1. We gathered as Anglican Primates to pray and consider how we may preserve our unity in Christ given the ongoing deep differences that exist among us concerning our understanding of marriage.

2. Recent developments in The Episcopal Church with respect to a change in their Canon on marriage represent a fundamental departure from the faith and teaching held by the majority of our Provinces on the doctrine of marriage. Possible developments in other Provinces could further exacerbate this situation.

3. All of us acknowledge that these developments have caused further deep pain throughout our Communion.

4. The traditional doctrine of the church in view of the teaching of Scripture, upholds marriage as between a man and a woman in faithful, lifelong union. The majority of those gathered reaffirm this teaching.

5. In keeping with the consistent position of previous Primates’ meetings such unilateral actions on a matter of doctrine without Catholic unity is considered by many of us as a departure from the mutual accountability and interdependence implied through being in relationship with each other in the Anglican Communion.

6. Such actions further impair our communion and create a deeper mistrust between us. This results in significant distance between us and places huge strains on the functioning of the Instruments of Communion and the ways in which we express our historic and ongoing relationships.

7. It is our unanimous desire to walk together. However given the seriousness of these matters we formally acknowledge this distance by requiring that for a period of three years The Episcopal Church no longer represent us on ecumenical and interfaith bodies, should not be appointed or elected to an internal standing committee and that while participating in the internal bodies of the Anglican Communion, they will not take part in decision making on any issues pertaining to doctrine or polity.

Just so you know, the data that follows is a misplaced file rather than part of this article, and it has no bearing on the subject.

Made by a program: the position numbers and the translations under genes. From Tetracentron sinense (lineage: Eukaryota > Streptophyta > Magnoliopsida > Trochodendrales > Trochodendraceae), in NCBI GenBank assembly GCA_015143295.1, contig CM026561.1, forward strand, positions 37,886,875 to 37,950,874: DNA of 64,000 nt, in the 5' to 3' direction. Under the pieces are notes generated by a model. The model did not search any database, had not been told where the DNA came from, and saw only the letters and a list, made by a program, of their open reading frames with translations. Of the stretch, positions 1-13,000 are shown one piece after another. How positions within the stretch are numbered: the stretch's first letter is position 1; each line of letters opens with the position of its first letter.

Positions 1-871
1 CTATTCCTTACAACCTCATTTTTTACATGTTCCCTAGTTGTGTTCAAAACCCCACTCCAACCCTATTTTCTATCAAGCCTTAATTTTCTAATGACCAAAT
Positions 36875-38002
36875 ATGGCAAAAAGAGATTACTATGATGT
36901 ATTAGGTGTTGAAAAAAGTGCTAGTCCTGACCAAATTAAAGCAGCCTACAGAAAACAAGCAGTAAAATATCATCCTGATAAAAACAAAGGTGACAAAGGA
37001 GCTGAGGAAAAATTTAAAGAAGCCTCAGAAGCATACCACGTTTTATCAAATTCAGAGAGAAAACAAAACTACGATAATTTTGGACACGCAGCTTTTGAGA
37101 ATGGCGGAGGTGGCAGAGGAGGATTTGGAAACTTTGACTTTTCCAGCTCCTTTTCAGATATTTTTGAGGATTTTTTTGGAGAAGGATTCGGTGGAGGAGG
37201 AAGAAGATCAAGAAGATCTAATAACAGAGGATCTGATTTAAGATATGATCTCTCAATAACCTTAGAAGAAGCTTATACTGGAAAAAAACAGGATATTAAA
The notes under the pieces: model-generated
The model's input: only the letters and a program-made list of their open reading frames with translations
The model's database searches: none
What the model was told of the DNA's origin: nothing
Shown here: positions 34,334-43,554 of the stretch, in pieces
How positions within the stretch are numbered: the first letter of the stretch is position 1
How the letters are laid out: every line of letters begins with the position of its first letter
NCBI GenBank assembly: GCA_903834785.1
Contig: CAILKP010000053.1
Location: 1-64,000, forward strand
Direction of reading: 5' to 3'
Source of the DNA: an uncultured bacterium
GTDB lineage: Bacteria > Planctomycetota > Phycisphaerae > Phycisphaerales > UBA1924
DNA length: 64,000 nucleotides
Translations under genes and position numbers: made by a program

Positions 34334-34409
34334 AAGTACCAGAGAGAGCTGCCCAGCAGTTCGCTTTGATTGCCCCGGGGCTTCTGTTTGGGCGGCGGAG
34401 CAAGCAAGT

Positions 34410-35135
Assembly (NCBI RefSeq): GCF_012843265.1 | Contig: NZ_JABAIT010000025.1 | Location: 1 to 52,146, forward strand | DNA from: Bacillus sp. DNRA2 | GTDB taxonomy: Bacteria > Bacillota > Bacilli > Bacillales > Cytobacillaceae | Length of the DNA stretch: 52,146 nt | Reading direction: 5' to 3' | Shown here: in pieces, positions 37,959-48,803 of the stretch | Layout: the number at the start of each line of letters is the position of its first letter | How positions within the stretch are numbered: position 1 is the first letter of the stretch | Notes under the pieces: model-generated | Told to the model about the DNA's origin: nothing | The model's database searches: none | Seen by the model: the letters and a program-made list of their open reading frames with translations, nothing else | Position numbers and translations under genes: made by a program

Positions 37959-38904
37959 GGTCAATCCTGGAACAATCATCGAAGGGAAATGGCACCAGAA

8. We have asked the Archbishop of Canterbury to appoint a Task Group to maintain conversation among ourselves with the intention of restoration of relationship, the rebuilding of mutual trust, healing the legacy of hurt, recognising the extent of our commonality and exploring our deep differences, ensuring they are held between us in the love and grace of Christ.

Found here

Primates suspend Episcopal Church from full participation in the Anglican Communion

by George Conger
January 14, 2016

The primates of the Anglican Communion have suspended the Episcopal Church from full participation in the life and work of the Anglican Communion. On 14 January 2016 a motion was presented to the gathering of archbishops and moderators gathered in the crypt of Canterbury Cathedral that called for the Episcopal Church to be suspended for a period of three years.